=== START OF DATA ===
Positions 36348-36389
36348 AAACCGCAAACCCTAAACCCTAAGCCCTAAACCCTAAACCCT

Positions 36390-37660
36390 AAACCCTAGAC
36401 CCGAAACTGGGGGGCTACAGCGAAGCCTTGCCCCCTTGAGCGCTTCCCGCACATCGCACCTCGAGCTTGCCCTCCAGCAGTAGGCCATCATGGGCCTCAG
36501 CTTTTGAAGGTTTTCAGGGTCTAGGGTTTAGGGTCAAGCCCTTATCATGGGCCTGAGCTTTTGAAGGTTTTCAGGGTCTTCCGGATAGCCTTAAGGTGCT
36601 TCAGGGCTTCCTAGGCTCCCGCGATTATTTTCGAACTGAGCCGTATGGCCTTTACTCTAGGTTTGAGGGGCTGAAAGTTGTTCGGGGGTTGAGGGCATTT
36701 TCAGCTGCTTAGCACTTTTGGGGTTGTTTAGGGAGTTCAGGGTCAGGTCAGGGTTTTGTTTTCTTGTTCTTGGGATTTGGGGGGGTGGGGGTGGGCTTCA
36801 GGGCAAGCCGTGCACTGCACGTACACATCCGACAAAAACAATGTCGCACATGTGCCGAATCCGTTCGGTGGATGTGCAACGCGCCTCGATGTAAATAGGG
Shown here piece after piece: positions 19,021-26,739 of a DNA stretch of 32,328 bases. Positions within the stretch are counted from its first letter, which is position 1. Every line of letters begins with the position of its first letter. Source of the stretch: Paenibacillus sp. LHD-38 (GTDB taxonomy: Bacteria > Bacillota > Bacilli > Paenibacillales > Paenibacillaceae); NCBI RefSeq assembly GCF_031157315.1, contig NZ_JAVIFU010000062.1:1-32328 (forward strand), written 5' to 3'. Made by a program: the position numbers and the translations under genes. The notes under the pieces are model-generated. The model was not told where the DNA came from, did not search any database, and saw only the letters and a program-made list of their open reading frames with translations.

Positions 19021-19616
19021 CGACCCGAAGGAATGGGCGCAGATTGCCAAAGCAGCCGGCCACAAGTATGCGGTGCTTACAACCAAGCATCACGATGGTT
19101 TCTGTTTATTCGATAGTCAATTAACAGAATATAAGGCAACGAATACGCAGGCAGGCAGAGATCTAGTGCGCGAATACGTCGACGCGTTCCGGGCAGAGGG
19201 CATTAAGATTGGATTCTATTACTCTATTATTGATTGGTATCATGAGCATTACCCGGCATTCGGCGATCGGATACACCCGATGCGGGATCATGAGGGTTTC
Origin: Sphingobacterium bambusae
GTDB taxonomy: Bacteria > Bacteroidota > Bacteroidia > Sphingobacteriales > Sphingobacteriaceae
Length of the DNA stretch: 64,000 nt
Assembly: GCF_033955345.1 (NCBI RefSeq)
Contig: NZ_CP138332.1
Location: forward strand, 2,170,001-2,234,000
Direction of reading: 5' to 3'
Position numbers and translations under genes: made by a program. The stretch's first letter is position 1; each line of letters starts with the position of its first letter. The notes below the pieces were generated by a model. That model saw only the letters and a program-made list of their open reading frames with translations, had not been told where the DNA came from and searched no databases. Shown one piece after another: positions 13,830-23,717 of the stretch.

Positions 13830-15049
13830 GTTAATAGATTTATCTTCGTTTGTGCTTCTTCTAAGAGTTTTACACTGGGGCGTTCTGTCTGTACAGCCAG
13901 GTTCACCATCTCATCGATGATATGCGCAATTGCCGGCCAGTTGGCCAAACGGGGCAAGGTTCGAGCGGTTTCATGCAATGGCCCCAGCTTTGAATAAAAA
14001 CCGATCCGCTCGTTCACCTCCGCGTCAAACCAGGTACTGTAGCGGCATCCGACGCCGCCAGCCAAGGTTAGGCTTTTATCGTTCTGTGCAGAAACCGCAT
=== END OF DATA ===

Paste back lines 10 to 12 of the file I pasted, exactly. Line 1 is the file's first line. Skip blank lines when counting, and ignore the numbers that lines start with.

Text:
Shown here piece after piece: positions 19,021-26,739 of a DNA stretch of 32,328 bases. Positions within the stretch are counted from its first letter, which is position 1. Every line of letters begins with the position of its first letter. Source of the stretch: Paenibacillus sp. LHD-38 (GTDB taxonomy: Bacteria > Bacillota > Bacilli > Paenibacillales > Paenibacillaceae); NCBI RefSeq assembly GCF_031157315.1, contig NZ_JAVIFU010000062.1:1-32328 (forward strand), written 5' to 3'. Made by a program: the position numbers and the translations under genes. The notes under the pieces are model-generated. The model was not told where the DNA came from, did not search any database, and saw only the letters and a program-made list of their open reading frames with translations.

Positions 19021-19616
19021 CGACCCGAAGGAATGGGCGCAGATTGCCAAAGCAGCCGGCCACAAGTATGCGGTGCTTACAACCAAGCATCACGATGGTT